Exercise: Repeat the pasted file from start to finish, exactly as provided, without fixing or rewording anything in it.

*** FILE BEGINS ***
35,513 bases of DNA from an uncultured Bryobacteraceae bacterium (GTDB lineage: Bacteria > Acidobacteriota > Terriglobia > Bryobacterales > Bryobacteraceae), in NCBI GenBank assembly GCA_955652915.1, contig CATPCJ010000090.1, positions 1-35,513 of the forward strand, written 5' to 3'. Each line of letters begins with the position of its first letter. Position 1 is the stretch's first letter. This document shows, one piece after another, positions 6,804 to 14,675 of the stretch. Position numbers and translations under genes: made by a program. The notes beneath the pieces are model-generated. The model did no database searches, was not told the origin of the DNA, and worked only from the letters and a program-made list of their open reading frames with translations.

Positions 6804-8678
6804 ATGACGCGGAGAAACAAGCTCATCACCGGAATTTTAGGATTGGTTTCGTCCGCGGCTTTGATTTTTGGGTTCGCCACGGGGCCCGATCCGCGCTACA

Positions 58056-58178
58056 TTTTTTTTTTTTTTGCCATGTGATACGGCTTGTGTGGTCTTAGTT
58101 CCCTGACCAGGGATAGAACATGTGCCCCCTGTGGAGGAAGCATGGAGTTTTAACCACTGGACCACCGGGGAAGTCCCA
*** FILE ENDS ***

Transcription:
35,513 bases of DNA from an uncultured Bryobacteraceae bacterium (GTDB lineage: Bacteria > Acidobacteriota > Terriglobia > Bryobacterales > Bryobacteraceae), in NCBI GenBank assembly GCA_955652915.1, contig CATPCJ010000090.1, positions 1-35,513 of the forward strand, written 5' to 3'. Each line of letters begins with the position of its first letter. Position 1 is the stretch's first letter. This document shows, one piece after another, positions 6,804 to 14,675 of the stretch. Position numbers and translations under genes: made by a program. The notes beneath the pieces are model-generated. The model did no database searches, was not told the origin of the DNA, and worked only from the letters and a program-made list of their open reading frames with translations.

Positions 6804-8678
6804 ATGACGCGGAGAAACAAGCTCATCACCGGAATTTTAGGATTGGTTTCGTCCGCGGCTTTGATTTTTGGGTTCGCCACGGGGCCCGATCCGCGCTACA

Positions 58056-58178
58056 TTTTTTTTTTTTTTGCCATGTGATACGGCTTGTGTGGTCTTAGTT
58101 CCCTGACCAGGGATAGAACATGTGCCCCCTGTGGAGGAAGCATGGAGTTTTAACCACTGGACCACCGGGGAAGTCCCA